I think @noamchomskyT is wrong here (#UnderstandingPower, p232) on the differences between science and the humanities, but I get his point. Work in both fields should be about applying what's known to produce more knowledge through testing hypothesis.
In so much (cyberpunk?) media from the 70s, 80s, and 90s, the hero is a journalist.
Journalism, was seen as the ultimate tool against despots.
(Think Max Headroom: 20 Minutes into the Future, or Transmetropolitan, Makers (and many of the rest of Doctorow's books) or even Futureworld.)
And VCs + Facebook have effectively crippled modern journalism. Destroyed most local journalism. Rendered the pursuit of truth an optional side project for the left, and incompatible with the right.
Does it make sense for there to be a social.gov? Or social.STATE.gov etc? Governments already serve as arbiters of our identity. I'm not thinking of it as a place to toot but more as a separate repository for public/private data we want to be able to easily update but also have government verify. Applications could then be authorized to access it, and we could be notified when they do. Personal repositories we control but government could help us manage, instead of corporations. #controversial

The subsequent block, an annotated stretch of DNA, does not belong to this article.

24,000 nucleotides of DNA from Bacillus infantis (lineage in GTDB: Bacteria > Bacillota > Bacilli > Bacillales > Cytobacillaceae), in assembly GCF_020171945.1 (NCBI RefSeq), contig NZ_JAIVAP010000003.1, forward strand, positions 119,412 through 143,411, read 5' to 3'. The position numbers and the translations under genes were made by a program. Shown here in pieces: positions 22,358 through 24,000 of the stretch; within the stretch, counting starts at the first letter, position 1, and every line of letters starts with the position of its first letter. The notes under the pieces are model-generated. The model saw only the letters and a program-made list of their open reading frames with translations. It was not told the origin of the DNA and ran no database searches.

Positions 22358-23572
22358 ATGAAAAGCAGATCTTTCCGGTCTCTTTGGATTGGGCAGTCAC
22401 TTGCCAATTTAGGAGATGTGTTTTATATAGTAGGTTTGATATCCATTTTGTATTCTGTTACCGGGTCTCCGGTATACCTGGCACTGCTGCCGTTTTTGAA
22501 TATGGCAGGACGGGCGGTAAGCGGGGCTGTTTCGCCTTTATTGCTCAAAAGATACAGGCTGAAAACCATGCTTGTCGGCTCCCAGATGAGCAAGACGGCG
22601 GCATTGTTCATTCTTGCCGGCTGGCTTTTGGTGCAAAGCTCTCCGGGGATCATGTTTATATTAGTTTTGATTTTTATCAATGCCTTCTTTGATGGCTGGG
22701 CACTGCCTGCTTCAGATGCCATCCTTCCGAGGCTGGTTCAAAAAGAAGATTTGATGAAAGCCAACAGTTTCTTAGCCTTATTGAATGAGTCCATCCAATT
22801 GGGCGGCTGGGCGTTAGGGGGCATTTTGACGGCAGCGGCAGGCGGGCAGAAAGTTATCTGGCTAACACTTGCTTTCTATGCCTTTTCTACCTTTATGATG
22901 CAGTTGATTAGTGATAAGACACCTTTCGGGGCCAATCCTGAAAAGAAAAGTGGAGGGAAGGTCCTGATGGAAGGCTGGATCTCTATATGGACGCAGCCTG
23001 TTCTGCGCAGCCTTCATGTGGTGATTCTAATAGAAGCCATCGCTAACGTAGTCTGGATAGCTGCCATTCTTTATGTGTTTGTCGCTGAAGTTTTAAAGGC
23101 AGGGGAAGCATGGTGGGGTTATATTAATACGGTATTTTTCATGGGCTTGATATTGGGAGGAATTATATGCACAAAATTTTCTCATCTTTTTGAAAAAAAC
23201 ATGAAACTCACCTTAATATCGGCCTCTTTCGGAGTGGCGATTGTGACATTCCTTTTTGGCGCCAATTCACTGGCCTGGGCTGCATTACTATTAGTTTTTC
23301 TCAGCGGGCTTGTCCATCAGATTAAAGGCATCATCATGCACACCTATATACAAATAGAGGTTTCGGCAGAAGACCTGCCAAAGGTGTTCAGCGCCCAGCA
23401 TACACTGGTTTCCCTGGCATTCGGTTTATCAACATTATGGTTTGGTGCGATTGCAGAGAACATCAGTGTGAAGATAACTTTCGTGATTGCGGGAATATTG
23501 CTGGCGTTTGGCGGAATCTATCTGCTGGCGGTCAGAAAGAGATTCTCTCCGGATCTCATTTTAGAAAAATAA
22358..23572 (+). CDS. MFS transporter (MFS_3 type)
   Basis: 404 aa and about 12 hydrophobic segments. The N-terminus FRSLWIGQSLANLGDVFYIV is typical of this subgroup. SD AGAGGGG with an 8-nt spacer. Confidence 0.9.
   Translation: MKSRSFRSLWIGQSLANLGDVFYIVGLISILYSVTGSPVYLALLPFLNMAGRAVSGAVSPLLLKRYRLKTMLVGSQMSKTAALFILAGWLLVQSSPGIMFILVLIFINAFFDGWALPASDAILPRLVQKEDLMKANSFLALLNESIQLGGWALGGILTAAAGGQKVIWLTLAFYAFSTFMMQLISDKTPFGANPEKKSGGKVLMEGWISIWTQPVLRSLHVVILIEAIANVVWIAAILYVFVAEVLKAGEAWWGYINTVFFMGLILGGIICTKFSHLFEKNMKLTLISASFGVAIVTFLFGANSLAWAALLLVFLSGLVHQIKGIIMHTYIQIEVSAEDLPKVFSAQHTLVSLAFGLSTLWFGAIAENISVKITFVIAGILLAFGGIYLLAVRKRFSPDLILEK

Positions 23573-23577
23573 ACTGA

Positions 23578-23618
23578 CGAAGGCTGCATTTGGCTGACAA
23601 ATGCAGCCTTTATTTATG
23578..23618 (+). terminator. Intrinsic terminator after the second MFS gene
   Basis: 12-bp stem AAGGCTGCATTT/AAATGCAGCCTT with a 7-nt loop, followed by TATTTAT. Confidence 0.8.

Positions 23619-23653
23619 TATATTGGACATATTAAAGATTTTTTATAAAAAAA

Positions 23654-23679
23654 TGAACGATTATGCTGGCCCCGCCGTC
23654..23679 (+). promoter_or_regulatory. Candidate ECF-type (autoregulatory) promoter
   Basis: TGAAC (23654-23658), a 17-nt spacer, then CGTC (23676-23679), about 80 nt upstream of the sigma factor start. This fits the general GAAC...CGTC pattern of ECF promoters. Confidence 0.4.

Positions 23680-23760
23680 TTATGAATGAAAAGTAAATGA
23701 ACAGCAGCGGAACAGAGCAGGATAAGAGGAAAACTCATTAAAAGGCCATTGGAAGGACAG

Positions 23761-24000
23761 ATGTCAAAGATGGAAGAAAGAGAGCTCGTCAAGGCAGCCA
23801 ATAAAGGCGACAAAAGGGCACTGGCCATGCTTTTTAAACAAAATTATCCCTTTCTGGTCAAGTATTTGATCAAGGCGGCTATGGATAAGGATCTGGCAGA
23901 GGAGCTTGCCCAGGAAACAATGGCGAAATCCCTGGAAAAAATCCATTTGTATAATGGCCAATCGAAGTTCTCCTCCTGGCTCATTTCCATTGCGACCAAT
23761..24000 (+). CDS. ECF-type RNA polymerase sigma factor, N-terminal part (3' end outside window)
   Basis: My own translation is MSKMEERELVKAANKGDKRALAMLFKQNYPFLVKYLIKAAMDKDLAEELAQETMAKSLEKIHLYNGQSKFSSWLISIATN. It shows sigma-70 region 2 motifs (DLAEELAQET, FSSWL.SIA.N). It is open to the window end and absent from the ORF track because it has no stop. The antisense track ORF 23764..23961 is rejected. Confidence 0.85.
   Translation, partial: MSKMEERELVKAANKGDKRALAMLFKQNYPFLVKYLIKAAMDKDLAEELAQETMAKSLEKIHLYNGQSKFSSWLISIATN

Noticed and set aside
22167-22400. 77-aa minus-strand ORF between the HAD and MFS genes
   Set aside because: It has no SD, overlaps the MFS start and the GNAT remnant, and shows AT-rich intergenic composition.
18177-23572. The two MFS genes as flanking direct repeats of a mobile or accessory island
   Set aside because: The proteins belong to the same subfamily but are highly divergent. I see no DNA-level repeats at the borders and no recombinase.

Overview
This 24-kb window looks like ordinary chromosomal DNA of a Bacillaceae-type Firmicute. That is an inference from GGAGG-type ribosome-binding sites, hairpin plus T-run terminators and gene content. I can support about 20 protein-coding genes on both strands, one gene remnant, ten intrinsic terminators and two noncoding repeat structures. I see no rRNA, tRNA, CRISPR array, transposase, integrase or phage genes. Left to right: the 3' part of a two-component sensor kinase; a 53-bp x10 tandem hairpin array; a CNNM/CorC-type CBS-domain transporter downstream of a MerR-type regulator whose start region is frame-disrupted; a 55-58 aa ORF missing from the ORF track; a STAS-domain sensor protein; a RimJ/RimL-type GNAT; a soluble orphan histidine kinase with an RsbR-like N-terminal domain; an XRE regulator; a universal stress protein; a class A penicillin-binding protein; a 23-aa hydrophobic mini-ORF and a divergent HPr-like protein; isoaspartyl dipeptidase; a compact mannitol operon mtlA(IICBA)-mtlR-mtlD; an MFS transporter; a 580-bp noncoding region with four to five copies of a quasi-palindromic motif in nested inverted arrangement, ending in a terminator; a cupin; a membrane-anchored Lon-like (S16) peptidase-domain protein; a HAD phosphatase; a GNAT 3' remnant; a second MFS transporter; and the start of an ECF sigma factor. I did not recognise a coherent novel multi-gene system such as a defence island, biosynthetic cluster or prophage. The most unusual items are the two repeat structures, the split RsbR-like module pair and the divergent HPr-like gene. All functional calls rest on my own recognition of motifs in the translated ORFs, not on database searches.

.@radioopensource mentions this ad, opposing the Iraq War in 2002. It was signed by 33 academics. @EricRWeinstein talks about an alternative sense-making apparatus to mainstream media. Documents like these seem a good place to start our search for pundits.
Prince - Let's Go Crazy https://t.co/TWi0G2Gxrh
Modern politics is just marketing to a shrinking demographic. Instead address what's preventing people from understanding the issues, being engaged and able to express their opinions most effectively. Then figure out your policy preferences as a candidate and explain why. No BS. https://t.co/6sLvc6wQ7k
The value of postmodernism is the recognition that we can never have perfect knowledge, but it's failure is in believing that individuals can never know anything well enough. Truth vs truth.